Mr. Speaker, thank you for this opportunity to speak to Bill C-291. I understand its intention and why it was introduced, specifically, because consumers have the right to make informed decisions. However, today I want to talk about the unintended consequences of this bill.
Bill C-291 proposes to amend the Food and Drugs Act so that, once the regulations are in place, no genetically modified foods can be sold unless the label clearly indicates that the food has been genetically modified.
Canada does not currently require the labelling of genetically modified foods that have been approved following stringent scientific assessment by Health Canada, because those foods are as safe and nutritious as their non-GM counterparts. In Canada, companies may voluntarily choose to label genetically modified foods, provided the information is truthful and not misleading.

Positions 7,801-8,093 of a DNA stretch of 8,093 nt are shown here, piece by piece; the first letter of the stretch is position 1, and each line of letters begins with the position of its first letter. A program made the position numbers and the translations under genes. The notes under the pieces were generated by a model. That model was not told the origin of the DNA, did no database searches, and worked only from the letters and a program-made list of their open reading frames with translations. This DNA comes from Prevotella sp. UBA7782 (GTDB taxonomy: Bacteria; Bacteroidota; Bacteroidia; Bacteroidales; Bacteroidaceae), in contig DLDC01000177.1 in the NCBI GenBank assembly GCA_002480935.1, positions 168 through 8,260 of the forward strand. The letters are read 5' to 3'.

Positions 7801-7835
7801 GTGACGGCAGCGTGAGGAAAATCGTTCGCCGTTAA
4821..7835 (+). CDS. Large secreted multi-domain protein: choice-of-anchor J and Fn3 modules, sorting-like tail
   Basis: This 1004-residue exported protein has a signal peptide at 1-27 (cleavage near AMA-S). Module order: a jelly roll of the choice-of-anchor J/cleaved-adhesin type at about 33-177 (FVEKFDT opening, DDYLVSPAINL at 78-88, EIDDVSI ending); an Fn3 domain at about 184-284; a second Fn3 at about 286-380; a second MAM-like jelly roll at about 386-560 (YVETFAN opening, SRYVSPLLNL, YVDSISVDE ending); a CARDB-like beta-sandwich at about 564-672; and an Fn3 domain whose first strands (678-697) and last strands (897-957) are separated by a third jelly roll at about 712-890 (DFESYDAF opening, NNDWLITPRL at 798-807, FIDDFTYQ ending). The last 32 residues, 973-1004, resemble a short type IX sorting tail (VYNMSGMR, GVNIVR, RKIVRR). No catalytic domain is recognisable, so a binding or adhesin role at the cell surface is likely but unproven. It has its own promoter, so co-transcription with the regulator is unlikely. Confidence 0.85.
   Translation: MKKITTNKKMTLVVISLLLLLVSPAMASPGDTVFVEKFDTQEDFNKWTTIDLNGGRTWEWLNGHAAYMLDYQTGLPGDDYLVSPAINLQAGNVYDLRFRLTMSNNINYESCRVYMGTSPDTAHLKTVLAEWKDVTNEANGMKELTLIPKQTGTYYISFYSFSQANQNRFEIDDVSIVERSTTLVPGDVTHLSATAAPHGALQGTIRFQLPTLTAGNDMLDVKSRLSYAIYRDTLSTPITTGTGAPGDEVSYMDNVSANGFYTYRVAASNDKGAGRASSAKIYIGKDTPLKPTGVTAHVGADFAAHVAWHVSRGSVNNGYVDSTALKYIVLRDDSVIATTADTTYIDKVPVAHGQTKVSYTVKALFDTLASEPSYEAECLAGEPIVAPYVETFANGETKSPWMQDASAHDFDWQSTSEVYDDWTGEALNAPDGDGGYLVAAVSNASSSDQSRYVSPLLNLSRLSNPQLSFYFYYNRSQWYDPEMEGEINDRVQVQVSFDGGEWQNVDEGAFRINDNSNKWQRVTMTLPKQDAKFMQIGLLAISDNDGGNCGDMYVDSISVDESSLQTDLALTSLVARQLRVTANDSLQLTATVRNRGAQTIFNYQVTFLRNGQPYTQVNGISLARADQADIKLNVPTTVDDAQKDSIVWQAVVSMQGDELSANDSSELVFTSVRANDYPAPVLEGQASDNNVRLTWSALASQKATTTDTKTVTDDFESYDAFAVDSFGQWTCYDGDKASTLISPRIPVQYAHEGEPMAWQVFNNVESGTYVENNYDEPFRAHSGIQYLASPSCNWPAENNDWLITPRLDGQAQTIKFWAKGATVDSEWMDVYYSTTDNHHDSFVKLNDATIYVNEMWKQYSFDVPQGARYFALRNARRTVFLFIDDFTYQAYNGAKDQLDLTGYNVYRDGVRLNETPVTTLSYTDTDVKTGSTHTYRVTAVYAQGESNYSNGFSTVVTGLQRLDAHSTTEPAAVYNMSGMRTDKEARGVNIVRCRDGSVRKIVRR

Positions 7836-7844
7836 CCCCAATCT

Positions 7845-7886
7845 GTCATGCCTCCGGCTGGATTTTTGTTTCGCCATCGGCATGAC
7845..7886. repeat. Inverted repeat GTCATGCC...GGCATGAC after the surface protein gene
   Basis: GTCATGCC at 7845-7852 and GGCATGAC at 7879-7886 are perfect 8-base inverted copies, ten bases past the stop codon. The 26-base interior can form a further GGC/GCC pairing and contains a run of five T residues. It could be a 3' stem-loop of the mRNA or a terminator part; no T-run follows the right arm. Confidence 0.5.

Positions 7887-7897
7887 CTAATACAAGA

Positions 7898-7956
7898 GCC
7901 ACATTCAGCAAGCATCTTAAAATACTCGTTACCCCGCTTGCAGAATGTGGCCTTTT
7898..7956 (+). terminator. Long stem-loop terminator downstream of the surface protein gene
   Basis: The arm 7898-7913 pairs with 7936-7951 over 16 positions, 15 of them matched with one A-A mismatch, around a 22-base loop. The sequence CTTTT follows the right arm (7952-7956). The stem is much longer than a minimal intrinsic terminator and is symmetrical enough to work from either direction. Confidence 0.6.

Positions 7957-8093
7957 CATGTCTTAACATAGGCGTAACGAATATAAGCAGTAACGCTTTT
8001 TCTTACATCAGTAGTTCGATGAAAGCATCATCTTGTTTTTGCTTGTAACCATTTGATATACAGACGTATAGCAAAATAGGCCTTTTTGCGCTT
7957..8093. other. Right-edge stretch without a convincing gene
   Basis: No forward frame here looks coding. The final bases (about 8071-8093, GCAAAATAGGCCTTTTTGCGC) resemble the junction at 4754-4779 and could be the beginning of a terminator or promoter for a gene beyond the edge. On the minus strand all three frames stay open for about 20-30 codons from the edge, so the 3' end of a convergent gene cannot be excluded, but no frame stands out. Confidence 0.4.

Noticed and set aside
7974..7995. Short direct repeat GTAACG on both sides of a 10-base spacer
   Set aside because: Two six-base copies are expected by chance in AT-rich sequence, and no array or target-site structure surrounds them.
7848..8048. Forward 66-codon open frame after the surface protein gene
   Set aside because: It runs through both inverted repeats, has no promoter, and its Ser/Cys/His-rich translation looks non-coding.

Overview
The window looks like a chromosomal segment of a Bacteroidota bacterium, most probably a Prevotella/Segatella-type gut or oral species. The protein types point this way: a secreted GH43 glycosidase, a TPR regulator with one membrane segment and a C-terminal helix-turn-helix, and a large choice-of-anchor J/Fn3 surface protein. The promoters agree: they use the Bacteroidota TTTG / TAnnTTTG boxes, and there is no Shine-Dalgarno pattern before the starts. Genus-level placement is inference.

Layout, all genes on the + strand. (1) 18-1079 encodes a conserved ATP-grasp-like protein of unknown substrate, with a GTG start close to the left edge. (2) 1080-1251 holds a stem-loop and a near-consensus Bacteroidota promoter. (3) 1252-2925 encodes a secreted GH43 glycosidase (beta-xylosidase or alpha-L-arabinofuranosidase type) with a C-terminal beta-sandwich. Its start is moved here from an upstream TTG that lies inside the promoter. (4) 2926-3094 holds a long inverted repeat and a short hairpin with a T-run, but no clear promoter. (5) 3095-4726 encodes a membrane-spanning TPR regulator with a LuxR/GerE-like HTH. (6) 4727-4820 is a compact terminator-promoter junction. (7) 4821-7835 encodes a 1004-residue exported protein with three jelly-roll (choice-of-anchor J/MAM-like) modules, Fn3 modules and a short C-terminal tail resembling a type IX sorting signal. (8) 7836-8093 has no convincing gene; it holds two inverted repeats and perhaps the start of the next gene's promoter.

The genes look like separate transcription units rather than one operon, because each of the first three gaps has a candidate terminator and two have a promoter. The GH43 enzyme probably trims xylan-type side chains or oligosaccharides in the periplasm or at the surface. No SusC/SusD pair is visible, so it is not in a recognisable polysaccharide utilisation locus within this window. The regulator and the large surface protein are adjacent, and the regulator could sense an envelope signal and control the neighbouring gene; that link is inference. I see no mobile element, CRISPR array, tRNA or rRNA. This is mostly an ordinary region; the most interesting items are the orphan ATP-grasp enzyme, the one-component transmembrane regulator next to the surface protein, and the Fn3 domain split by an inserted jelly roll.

Let us be honest: this bill is calling for the mandatory labelling of genetically modified foods so that people will choose not to buy them. However, that choice will be based on misleading information. Going ahead with this will help perpetuate the myth that genetically modified foods are unhealthy, which is false. In fact, foods are no more safe or nutritious if they do not contain genetically modified ingredients.
I want to share some facts that consumers should be aware of. Genetically modified crops and foods are organisms whose inherited traits have been modified in part. This may involve genetic transformation, such as combining the DNA of corn plants with the Bt bacteria gene, which improves resistance to the corn borer, a harmful organism that attacks corn stalks.
This important technology reduces farmers' crop losses and eliminates the need for certain pesticides. Many varieties of field corn and sweet corn have this resistance gene. It not only helps farmers' harvests, it also helps reduce food waste.
Consumers should also know that we do not genetically modify organisms just because we can. We do it to help farmers deal with production problems and to provide innovative products to Canadian families. In short, this technology helps society.